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Paddlefish showing up in Bighorn River - KTVQ.com | Q2 | Continuous News Coverage | Billings, MT

Paddlefish showing up in Bighorn River

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Bighorn River angler Trent Stiefvater (left) holds up a paddlefish that he and outfitter Beau McFadyean rescued by hand from a gravel bar Tuesday, Aug. 8, 2017. (Photo by Seth Byler) Bighorn River angler Trent Stiefvater (left) holds up a paddlefish that he and outfitter Beau McFadyean rescued by hand from a gravel bar Tuesday, Aug. 8, 2017. (Photo by Seth Byler)
BILLINGS -

Unusually high water flows in the Bighorn River this spring made trout fishing tough for the average angler, but they are starting to reveal a silver lining for the fishery in general with the arrival of August.

During the past week, anglers and fishing guides on the world-famous trout stream southeast of Billings have reported seeing paddlefish – the monstrous, prehistoric native fish normally relegated to the Missouri and lower Yellowstone rivers.

Montana Fish, Wildlife and Parks fisheries biologists say that this summer’s arrival of paddlefish in the upper 13 miles of the Bighorn River is unusual, but not surprising nor unprecedented.

Mike Ruggles, FWP’s fisheries biologist in Billings, said the timing, duration and temperature of releases from Yellowtail Dam into the Bighorn River this past spring look familiar to paddlefish and other species that normally migrate upstream each spring to spawn.

Those flows have been absent, however, since the dam was completed in 1967.

Bighorn Reservoir, which is backed up by Yellowtail Dam at Fort Smith, is filled every spring from snow melting in the mountains of northwestern Wyoming.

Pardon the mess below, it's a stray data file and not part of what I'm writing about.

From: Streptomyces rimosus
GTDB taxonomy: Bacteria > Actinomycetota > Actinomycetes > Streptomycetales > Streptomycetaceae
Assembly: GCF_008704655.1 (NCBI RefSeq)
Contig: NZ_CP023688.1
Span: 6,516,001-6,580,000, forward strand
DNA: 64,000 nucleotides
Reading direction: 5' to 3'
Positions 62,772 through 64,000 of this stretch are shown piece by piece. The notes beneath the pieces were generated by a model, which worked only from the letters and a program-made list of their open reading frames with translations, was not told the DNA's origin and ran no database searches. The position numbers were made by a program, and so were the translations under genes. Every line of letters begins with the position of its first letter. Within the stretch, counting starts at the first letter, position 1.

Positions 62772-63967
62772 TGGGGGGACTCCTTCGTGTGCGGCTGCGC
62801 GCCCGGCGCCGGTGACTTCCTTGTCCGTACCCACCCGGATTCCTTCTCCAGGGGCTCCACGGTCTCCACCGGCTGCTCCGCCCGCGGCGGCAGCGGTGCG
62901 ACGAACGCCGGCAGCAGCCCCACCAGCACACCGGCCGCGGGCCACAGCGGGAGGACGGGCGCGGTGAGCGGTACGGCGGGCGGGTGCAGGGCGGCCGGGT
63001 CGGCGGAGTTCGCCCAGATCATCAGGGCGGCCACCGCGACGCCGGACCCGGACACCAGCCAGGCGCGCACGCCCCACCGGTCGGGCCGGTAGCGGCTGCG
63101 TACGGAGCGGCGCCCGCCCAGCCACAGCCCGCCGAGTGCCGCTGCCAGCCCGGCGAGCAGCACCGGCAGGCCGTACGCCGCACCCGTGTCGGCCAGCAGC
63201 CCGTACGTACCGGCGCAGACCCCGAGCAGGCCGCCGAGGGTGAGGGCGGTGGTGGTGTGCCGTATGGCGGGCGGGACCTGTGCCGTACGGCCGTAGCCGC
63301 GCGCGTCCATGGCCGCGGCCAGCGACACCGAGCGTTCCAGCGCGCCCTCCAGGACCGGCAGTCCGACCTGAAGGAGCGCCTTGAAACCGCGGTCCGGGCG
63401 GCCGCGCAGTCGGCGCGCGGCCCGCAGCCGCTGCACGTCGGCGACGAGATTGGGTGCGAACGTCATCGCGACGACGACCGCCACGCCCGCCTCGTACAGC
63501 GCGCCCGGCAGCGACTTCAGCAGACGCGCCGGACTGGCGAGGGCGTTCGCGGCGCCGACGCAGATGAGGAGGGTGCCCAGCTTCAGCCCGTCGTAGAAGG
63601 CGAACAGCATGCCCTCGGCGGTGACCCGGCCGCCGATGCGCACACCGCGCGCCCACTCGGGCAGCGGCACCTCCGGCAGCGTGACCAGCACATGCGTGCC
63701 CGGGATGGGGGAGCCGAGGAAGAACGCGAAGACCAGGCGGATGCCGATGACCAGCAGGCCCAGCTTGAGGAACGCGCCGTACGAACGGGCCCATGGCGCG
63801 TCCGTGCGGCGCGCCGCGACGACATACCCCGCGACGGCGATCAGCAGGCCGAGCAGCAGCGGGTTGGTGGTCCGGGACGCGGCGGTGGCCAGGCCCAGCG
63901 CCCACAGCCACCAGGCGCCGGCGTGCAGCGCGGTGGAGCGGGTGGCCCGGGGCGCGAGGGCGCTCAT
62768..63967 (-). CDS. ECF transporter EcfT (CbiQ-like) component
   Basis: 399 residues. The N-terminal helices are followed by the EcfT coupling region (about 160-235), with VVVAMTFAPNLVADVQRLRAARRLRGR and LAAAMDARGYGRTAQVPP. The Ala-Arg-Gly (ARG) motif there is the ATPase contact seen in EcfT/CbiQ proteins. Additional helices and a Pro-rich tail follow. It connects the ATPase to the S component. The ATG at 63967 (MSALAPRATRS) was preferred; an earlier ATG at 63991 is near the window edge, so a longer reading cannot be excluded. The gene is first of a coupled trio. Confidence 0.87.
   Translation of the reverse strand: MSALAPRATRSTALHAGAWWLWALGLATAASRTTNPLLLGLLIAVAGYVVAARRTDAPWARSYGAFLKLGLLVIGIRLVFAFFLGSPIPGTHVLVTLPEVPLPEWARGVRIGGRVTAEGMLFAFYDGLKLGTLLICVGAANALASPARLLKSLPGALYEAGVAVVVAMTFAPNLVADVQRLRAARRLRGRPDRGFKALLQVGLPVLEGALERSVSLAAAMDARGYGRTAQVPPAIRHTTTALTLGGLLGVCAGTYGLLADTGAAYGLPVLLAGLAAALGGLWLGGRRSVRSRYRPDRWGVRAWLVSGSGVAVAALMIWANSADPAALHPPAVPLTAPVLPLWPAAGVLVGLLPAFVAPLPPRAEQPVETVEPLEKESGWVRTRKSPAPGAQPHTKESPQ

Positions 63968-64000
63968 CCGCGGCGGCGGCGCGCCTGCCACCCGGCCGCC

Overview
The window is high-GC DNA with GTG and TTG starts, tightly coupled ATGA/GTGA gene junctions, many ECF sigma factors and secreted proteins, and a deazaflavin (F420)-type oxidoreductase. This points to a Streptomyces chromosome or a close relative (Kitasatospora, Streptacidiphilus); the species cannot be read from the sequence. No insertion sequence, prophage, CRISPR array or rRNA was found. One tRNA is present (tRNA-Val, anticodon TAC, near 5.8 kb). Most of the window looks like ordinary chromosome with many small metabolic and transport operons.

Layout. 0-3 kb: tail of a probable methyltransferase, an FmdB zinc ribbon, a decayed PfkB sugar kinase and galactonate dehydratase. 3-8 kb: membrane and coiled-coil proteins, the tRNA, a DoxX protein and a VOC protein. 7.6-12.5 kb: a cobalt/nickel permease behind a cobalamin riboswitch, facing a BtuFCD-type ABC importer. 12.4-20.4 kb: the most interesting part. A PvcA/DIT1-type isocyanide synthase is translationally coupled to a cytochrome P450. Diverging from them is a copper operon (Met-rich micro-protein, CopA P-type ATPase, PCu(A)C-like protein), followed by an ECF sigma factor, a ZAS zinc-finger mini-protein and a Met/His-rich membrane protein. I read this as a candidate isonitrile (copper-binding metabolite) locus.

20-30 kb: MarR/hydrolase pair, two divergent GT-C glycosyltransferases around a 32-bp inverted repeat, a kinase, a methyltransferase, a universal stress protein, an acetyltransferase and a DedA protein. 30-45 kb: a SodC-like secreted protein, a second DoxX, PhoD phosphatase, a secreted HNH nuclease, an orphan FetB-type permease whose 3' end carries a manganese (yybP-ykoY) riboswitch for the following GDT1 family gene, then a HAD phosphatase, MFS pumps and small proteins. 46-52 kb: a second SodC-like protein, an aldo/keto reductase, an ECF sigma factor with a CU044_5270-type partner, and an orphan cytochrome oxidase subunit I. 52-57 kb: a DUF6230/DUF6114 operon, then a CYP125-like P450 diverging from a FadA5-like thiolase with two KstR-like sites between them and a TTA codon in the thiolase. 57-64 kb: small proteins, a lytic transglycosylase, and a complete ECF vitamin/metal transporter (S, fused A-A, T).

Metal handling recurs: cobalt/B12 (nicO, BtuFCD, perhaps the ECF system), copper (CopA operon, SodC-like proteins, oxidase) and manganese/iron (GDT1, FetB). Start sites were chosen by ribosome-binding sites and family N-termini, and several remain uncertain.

The federal Bureau of Reclamation monitors snowpack all winter and adjusts the lake level to accommodate the anticipated runoff.

Historically high amounts of snow fell in the Wyoming mountains last winter, so Bureau of Reclamation dam operators opened the dam’s gates early in March to drain the lake and make room for a huge runoff.

This spring’s early, large releases from Yellowtail Dam apparently mimicked normal runoff flows and got paddlefish moving upstream.

Flows were high enough, and apparently timed perfectly, to allow paddlefish to swim upstream over instream irrigation diversion dams and keep swimming up the Bighorn River.

FWP Regional Fisheries Manager Ken Frazer said that, though a paddle fish was the biggest fish ever caught in Montana - 142.5 pounds and nearly 6.5 feet long - their arrival in the Bighorn River won’t harm trout fishing on the famous 13-mile trout fishing stretch.

Paddlefish feed exclusively on single-cell plankton, which they filter from the water.

That makes it extremely unlikely that an angler would accidentally hook a paddlefish while casting a fly for trout.

Paddlefish may have been in the Bighorn River for a month or more, Frazer said, but water levels just now are receding enough that guides and anglers can see them in the deep holes.

Don’t expect to see paddlefish take up long-term residency in the Bighorn River, Ruggles said.

As the Wyoming snowpack melted out in late July, releases to the river from Yellowtail Dam dropped to around 4,000 cubic feet per second.

On Aug. 2 dam operators started drawing water from the lower levels of the lake.

In two days, peak water temperatures in the river dropped from an unhealthy 67 degrees each day to 59 degrees. They now are running at between 62 and 64 degrees, a level comfortable for trout but too cool for paddlefish.

In the next few weeks the paddlefish will migrate back downstream to their fall and winter home in the Missouri River in North Dakota, Ruggles said.

Fry from any eggs that hatch in the Bighorn also will drift downstream, potentially as far as Lake Sakakawea.

For a time, paddlefish have arrived in the Bighorn River trout waters and people should enjoy seeing them while they can.

FWP’s biologists and game wardens want people to leave the fish alone, as handling paddlefish or lifting them out of the water is harmful and potentially illegal.

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